Identity is related to wellbeing in older age, research finds

Monday, 23 March 2015

Memory

Research findings on memory, identity and wellbeing in ageing have been published online in the psychology journal Consciousness and Cognition.

The Economic and Social Research Council (ESRC) funded research, led by Dr Clare Rathbone, a Senior Lecturer in Psychology at Oxford Brookes aimed to examine the relationships between memory, identity, and well-being in younger compared to older adults. 

Dr Clare Rathbone said: “As we age, changes in memory can have a huge impact on both ourselves and our family. As well as forgetting simple day-to-day tasks, people can also forget personal and life events.  

Our results suggest that wellbeing does not depend on what you remember, or even how good your memory is. What is crucial is how you conceptualise your identity in the present moment.

Dr Clare Rathbone, Senior Lecturer in Psychology at Oxford Brookes University

“This is called autobiographical memory and it is important to understand this type of memory as it plays a central role in our individuality and sense of identity. We wanted to explore how it would relate to wellbeing.

“In this study we tested 32 younger and 32 older adults on their memory, sense of identity, and their wellbeing.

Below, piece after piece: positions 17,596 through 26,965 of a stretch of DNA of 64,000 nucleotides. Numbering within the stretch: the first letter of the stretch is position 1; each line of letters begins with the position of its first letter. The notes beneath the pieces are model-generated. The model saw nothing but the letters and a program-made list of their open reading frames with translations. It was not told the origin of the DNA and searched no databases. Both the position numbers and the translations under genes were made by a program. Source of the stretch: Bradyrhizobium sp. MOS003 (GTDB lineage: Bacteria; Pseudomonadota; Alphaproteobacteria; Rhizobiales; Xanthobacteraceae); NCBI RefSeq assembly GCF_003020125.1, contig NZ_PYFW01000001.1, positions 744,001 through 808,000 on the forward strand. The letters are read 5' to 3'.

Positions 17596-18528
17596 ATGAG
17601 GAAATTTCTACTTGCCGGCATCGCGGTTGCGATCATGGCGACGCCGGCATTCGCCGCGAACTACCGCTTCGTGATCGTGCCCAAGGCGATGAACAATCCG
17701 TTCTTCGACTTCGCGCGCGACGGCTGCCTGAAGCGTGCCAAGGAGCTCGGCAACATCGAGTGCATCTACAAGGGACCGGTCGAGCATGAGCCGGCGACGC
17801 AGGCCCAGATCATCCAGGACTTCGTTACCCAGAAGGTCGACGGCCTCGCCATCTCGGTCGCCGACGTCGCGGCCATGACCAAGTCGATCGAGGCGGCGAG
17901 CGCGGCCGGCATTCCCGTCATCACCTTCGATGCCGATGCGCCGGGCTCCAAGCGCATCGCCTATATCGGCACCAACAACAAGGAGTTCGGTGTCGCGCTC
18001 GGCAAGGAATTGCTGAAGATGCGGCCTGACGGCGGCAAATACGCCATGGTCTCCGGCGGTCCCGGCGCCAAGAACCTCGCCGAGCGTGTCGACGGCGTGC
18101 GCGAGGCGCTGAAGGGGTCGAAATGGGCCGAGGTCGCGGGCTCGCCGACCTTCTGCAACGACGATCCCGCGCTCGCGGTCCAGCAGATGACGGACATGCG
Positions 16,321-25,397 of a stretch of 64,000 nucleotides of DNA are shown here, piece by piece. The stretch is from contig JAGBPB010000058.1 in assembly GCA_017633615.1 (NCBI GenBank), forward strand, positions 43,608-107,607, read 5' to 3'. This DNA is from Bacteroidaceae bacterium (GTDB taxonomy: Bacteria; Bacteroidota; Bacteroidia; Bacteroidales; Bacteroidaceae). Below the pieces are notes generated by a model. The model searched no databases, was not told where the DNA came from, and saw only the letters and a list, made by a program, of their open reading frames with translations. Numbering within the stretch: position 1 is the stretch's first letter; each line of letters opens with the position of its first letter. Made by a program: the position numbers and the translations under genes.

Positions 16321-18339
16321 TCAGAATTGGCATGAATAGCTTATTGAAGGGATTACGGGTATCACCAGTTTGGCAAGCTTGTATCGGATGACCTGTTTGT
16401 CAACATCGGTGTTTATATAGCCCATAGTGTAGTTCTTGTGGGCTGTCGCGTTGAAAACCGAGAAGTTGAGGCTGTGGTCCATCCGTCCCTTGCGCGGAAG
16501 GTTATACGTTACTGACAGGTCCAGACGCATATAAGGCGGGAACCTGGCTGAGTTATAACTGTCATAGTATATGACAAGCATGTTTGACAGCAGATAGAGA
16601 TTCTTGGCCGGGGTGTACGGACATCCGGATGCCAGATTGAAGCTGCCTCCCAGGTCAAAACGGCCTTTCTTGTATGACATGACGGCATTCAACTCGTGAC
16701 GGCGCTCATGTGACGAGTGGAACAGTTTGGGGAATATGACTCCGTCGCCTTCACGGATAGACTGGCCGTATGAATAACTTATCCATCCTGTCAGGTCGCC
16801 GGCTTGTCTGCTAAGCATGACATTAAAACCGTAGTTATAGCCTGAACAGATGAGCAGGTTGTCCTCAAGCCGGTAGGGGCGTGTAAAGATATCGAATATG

“Interestingly, in older adults general forgetfulness didn’t relate to wellbeing at all. Thus, having trouble remembering things did not mean people felt unhappier in life. However, we did find that there was a strong relationship between wellbeing and having a positive view of one’s own identity. 

“We were excited to find that this relationship was particularly strong in the older adult group. These results pave the way for future research aimed to support wellbeing in ageing.

“Our results suggest that wellbeing does not depend on what you remember, or even how good your memory is. What is crucial is how you conceptualise your identity in the present moment.”

This study is part of a programme of work that began in October 2012, when Dr Rathbone was given funding of over £130,000 by the ESRC, and is due to conclude in September this year. Dr Rathbone worked on this study with a group of researchers from the Medical Research Council Cognition and Brain Sciences Unit (Professor Emily Holmes), the University of Oxford (Dr Susannah Murphy), and the University of Reading (Professor Judi Ellis).

The study has been published Open Access and is freely available to all. 

More information about the Department of Psychology, Social Work and Public Health can be found on the Oxford Brookes website